Tuesday, February 14, 2006

Merchants Welcome Congressional Hearing on Secret Fees Charged by Credit Card Companies (Merchants Payments Coalition)

WASHINGTON, Feb. 14 /PRNewswire/ --

The Merchants Payments Coalition today welcomed plans to hold a congressional hearing this week on secret fees totaling almost $40 billion annually that credit card companies charge toconsumers each time a credit or debit card is used to make a purchase.

"Consumers already know about a lot of the fees they're charged by creditcard companies," MPC Chairman Mallory Duncan, senior vice president and general counsel at the National Retail Federation, said. "They know about the interest they pay and the late charges and the over-limit charges and all theother fees credit card companies seem to charge just because they can. What they don't know is that credit card companies are charging them a secret checkout fee every time they use their cards. This hearing is going to help bring that secret fee into the spotlight and let consumers know just how muchmoney credit card companies are taking out of their pockets behind their backs."

"Credit card interchange fees are a top concern for U.S. convenience andpetroleum retailers and a diverse coalition of merchants," National Association of Convenience Stores President and CEO Henry O. Armour said. "There has not been nearly enough information and discussion about these fees in the past, so this hearing is an important step toward informing Congress and the public about the impact that high interchange rates have on U.S.consumers." Armour is scheduled to testify when the House Energy and CommerceCommittee's Subcommittee on Commerce, Trade and Consumer Protection holds a hearing on "The Law and Economics of Interchange Fees" at 10 a.m. Wednesday.

NACS is one of the founding members of the MPC. The subject of the hearing is interchange, a secret fee of about 2 percent that Visa, MasterCard and their member banks charge consumers each time acredit or debit card is used. Visa and MasterCard's non-negotiable contracts with merchants require that the fee be built into the advertised price ofmerchandise, forbid the fees from being shown on receipts, and effectively block cash discounts from being offered in most situations. Other credit card companies don't charge interchange as such because of differences in the way payments are handled, but nonetheless charge similar fees to process transactions.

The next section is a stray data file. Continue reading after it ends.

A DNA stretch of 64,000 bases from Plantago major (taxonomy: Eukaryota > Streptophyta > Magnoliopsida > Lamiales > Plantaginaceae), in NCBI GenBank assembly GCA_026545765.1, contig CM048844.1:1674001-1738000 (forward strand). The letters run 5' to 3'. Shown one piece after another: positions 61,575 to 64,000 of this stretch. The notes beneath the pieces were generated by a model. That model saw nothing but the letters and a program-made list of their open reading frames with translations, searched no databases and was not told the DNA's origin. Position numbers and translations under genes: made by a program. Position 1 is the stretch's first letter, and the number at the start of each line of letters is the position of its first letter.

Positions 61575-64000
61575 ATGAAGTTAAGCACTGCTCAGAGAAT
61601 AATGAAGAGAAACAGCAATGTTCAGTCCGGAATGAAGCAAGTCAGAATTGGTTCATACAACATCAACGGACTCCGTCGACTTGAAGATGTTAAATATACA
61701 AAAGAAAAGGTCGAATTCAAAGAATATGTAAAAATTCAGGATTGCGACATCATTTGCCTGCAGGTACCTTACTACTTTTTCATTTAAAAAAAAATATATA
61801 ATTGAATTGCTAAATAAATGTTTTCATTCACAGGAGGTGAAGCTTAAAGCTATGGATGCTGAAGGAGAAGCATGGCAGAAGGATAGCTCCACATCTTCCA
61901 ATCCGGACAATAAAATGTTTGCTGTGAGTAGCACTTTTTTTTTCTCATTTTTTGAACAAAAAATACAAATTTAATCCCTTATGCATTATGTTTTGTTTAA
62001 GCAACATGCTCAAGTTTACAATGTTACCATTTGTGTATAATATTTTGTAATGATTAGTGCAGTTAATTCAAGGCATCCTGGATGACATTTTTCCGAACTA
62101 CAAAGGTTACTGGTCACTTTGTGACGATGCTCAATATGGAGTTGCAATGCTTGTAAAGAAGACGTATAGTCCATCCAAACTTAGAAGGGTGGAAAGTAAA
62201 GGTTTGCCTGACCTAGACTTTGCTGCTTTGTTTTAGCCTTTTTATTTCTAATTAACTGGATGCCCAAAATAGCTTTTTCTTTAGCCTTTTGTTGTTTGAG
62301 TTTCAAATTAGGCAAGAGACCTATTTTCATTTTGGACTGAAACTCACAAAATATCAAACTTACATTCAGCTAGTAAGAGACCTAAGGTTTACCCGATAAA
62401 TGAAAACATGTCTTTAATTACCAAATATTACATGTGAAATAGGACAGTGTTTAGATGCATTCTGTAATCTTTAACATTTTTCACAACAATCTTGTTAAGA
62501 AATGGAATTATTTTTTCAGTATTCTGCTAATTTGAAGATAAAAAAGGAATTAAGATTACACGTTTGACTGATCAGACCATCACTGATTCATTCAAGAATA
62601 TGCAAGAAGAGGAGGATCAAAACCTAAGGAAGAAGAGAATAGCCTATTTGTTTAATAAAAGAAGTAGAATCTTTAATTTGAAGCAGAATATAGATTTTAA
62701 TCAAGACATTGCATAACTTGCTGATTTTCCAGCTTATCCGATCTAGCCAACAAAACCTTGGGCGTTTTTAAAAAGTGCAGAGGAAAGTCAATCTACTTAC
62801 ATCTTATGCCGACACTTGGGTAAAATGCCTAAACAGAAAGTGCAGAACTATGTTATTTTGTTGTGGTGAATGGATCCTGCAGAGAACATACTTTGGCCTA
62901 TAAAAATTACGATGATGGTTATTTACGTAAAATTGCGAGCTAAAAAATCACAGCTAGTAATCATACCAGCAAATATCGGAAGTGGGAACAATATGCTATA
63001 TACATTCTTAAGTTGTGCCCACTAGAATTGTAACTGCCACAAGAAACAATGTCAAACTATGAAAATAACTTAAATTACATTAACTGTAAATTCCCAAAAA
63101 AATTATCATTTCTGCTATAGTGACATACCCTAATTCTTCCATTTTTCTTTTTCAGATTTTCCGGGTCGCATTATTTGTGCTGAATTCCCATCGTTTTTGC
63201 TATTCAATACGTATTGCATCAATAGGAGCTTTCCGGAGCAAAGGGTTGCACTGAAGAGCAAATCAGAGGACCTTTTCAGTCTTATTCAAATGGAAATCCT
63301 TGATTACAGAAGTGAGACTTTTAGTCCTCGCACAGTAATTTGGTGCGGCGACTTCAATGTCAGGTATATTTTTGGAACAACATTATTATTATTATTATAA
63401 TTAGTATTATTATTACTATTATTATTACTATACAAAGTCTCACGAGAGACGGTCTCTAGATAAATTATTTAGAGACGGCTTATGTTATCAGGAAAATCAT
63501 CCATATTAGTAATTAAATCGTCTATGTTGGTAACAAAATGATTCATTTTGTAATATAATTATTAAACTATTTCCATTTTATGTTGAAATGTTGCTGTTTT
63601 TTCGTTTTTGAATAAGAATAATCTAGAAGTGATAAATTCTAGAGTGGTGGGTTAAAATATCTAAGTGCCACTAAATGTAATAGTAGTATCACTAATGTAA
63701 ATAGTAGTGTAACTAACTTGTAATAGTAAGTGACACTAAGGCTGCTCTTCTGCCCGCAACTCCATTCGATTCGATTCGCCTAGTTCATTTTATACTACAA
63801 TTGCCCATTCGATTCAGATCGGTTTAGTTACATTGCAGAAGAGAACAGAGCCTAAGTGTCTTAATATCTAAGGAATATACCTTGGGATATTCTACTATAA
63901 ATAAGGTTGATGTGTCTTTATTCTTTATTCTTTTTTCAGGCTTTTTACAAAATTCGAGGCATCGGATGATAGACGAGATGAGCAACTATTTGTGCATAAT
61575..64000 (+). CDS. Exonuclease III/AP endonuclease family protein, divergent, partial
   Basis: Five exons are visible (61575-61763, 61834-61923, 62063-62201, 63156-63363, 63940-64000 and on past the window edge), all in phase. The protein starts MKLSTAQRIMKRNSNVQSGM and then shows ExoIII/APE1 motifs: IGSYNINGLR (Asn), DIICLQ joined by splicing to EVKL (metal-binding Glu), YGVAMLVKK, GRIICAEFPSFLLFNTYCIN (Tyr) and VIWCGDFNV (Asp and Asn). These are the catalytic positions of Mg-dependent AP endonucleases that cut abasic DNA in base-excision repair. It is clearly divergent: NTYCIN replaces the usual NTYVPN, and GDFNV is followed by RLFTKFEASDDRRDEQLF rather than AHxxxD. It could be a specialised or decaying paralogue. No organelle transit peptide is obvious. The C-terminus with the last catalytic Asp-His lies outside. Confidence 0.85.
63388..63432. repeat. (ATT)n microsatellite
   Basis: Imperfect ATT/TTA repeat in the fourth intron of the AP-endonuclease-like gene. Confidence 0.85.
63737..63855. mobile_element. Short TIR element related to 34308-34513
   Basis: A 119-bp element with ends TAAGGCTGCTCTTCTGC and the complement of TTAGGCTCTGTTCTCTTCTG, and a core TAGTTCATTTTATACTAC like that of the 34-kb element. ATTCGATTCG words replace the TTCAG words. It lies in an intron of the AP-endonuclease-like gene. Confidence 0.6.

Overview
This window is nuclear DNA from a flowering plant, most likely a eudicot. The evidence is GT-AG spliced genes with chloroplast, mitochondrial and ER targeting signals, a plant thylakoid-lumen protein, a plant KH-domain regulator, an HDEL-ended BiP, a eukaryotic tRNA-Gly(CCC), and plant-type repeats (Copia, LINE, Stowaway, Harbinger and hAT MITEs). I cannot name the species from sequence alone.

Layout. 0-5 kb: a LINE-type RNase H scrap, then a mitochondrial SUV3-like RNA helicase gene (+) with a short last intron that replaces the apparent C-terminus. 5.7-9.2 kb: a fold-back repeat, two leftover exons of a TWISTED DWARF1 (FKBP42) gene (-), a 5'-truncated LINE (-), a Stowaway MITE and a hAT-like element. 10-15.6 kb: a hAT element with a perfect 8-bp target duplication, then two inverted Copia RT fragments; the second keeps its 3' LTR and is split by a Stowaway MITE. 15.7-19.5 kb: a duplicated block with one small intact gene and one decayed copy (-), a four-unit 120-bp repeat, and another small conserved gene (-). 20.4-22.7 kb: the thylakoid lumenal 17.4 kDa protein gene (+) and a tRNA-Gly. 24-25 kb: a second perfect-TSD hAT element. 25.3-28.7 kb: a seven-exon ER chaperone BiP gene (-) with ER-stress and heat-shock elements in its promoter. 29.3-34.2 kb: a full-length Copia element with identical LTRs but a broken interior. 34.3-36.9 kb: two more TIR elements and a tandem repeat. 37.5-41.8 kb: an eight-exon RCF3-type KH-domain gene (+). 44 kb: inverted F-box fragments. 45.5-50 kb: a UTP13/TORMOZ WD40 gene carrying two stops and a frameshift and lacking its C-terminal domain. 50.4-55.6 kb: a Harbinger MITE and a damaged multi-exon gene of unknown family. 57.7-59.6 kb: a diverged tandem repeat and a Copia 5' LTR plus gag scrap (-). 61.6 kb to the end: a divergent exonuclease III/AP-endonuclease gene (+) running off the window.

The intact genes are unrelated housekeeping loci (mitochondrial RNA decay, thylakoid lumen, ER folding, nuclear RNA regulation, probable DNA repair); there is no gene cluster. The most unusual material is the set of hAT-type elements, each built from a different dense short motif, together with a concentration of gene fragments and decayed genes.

Visa and MasterCard alone collected $27.6 billion in interchange fees during 2004, while transaction fees charged by other credit card companies brought the total to $39.2 billion, according to MPC figures.

Visa and MasterCard kept interchange fees largely secret for years, but the issue has emerged as a major public policy concern in the past year. The Federal Reserve held a conference on the subject last May, and the House last fall passed legislation -- still pending in the Senate -- that would have required a Federal Trade Commission investigation into interchange's role in rising gasoline prices.

Nearly 50 lawsuits have been filed in federal court claiming that interchange practices violate federal antitrust law.

The Merchants Payments Coalition was formed last year by trade associations representing retailers, restaurants, supermarkets, drug stores,convenience stores, gas stations, on-line merchants and other businesses that accept credit and debit cards and are concerned about the increasing interchange fees charged by banks and credit card companies to process credit and debit transactions.

Coalition members include the American Petroleum Institute, the Food Marketing Institute, the International Association of Airport Duty-Free Stores, the National Association of Chain Drug Stores, the National Association of College Stores, the National Association of Convenience Stores, the National Association of Theater Owners, the National Council of Chain Restaurants, the National Grocers Association, the National Restaurant Association, the National Retail Federation, NATSO (the National Associationof Travel Plazas and Truckstops), the Petroleum Marketers Association of America, the Retail Industry Leaders Association, and the Society of Independent Gasoline Marketers.

SOURCE Merchants Payments Coalition - www.nrf.com